Technology and ethical opinions

Megan Zavieh had an interesting article on Lawyerist recently, making the point that State ethical boards shouldn’t try to regulate specific technology use by attorneys directly, but instead posit general guidelines.

The thesis is a good one.  Her argument is rooted in the simple concept that the law is, by definition, a slow-moving process, whilst technology is the exact opposite.  As a practical matter, what this generally means is that often the specific technology being discussed may well be moot by the time a Court gets around to reviewing it.  Broad precepts, on the other hand, tend to better stand the test of time.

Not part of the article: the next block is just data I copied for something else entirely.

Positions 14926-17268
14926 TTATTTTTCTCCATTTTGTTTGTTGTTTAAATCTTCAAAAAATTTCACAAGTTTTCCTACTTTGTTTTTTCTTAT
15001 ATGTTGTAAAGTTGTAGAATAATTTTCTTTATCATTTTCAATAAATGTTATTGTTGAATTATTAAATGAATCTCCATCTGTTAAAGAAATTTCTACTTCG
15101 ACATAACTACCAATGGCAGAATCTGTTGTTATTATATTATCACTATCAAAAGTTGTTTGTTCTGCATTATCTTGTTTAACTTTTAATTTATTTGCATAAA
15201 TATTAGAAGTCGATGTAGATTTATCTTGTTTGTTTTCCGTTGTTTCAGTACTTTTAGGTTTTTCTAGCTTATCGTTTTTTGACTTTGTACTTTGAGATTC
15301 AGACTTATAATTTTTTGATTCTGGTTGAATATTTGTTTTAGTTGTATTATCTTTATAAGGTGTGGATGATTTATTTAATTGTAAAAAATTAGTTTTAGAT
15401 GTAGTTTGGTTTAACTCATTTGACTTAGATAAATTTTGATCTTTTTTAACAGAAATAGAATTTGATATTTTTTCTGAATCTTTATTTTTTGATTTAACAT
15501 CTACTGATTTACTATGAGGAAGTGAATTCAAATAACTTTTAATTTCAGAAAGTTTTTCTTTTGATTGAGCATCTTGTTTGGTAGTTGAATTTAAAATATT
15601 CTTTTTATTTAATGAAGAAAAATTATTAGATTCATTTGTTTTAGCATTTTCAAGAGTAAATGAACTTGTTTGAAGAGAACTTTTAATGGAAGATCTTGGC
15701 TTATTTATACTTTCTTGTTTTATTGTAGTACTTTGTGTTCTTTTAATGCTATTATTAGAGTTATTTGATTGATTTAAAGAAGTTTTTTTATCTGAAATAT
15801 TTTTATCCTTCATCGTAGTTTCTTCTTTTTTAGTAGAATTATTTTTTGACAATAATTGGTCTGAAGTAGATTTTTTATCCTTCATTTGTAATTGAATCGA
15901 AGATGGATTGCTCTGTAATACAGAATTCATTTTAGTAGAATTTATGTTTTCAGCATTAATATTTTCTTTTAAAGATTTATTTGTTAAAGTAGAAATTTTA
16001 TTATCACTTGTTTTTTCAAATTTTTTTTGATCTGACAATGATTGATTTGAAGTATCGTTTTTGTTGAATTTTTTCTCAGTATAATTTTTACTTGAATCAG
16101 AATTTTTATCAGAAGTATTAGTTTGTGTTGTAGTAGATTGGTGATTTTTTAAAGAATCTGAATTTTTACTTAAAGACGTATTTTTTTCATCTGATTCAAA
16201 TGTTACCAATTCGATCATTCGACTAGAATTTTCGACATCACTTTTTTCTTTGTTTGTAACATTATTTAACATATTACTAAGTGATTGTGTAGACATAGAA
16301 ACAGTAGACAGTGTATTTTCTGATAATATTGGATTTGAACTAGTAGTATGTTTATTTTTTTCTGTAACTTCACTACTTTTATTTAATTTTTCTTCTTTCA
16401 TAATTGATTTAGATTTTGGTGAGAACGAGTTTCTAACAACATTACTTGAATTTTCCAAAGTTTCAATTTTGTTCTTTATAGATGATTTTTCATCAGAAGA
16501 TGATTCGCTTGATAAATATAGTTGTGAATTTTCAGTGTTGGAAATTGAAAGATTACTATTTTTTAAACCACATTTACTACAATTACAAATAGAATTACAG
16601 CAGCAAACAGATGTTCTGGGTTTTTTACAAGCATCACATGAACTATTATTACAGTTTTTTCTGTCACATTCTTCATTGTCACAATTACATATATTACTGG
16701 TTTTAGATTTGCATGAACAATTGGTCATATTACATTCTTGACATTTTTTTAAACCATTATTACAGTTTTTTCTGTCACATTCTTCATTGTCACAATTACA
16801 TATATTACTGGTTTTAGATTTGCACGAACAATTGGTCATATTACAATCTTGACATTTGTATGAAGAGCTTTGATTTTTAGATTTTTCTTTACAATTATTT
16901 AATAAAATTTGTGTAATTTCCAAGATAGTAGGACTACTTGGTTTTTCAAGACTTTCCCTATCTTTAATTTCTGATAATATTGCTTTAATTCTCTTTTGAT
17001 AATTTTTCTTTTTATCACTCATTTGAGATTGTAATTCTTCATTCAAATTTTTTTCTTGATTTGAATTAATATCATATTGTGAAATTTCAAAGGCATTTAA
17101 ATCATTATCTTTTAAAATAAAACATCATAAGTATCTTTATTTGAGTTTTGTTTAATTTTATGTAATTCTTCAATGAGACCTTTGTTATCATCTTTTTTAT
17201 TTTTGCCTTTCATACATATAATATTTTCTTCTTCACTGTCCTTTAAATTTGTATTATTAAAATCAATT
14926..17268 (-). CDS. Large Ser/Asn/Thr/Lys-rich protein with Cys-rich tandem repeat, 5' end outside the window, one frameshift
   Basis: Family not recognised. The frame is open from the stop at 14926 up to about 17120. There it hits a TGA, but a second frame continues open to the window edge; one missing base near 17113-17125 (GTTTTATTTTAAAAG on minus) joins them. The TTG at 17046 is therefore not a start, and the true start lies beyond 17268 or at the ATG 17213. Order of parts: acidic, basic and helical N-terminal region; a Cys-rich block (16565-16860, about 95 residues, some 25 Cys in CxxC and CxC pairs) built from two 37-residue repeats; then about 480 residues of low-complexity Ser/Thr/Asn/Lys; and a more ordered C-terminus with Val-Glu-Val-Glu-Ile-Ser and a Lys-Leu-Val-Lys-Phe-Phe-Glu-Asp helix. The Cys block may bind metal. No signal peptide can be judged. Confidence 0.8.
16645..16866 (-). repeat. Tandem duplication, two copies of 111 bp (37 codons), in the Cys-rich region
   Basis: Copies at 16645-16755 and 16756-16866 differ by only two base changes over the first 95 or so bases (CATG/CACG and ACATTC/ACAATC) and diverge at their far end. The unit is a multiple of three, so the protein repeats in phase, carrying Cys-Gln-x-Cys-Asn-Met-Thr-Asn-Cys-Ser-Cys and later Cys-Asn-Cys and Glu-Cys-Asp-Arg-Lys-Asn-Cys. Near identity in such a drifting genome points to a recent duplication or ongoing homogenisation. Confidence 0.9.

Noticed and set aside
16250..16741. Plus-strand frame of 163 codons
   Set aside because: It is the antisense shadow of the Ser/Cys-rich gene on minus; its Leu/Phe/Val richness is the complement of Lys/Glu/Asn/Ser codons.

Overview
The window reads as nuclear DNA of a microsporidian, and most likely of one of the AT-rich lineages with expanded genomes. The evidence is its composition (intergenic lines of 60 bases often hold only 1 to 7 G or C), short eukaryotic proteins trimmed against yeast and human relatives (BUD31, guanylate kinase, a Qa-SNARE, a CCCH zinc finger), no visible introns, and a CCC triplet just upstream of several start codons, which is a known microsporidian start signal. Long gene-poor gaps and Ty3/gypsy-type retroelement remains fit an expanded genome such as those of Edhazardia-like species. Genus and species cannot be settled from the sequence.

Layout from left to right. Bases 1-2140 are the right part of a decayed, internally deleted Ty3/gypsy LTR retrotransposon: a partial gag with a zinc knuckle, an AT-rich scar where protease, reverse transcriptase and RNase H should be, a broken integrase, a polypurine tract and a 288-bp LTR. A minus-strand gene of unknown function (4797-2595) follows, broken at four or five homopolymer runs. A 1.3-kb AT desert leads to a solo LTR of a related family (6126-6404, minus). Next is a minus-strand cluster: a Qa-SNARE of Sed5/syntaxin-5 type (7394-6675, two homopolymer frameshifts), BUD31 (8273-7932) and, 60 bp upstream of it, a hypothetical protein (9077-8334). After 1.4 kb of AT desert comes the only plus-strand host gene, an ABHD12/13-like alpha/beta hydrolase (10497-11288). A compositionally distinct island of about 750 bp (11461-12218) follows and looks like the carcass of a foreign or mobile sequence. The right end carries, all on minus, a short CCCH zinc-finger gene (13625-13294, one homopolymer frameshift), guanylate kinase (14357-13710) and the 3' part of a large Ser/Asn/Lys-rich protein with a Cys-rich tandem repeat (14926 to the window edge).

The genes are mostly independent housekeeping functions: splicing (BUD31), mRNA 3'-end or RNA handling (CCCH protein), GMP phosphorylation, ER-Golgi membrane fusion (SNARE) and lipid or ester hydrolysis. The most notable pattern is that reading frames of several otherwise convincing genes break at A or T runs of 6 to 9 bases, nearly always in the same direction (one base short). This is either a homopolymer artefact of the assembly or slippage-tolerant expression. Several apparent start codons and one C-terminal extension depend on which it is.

Within the field of legal software, specifically in regards to the issue of cloud computing, Ms. Zavieh’s thesis seems to be in effect, with ethical opinions focusing on the idea of “reasonableness” without delving deeply into the morass of the technical nitty-gritty.  Although assuredly, some attorneys might prefer a touch more guidance (although the overall picture is clear), a series of quickly obsolete opinions would potentially do less to provide the same than broad ones.

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